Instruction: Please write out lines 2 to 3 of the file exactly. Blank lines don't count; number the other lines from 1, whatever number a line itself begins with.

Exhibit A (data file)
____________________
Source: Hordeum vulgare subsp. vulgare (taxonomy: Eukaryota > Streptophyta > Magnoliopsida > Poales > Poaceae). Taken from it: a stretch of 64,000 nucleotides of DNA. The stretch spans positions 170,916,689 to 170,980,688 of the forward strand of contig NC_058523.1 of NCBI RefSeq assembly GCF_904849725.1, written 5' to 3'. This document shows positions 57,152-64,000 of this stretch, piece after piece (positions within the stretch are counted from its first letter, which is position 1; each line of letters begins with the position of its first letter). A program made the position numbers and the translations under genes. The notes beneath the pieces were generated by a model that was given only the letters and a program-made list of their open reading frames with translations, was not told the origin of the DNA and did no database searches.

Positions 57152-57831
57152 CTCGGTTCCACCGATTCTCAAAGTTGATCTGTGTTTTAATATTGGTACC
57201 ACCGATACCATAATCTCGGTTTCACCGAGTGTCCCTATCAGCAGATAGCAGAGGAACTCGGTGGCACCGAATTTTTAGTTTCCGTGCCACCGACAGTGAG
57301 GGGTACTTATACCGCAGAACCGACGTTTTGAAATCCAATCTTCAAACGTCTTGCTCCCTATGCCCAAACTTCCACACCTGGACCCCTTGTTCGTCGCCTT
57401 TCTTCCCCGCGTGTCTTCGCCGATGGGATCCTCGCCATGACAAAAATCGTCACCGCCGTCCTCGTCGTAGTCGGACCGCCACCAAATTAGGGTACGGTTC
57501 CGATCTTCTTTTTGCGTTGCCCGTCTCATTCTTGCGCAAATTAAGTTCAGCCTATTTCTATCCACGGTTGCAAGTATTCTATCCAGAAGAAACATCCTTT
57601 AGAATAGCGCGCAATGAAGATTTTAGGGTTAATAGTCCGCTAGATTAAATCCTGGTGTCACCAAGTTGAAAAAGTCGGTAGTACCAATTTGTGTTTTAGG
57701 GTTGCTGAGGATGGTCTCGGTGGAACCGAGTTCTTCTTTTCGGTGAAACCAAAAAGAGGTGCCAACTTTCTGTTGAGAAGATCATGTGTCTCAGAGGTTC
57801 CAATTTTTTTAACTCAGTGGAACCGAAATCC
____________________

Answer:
Positions 57152-57831
57152 CTCGGTTCCACCGATTCTCAAAGTTGATCTGTGTTTTAATATTGGTACC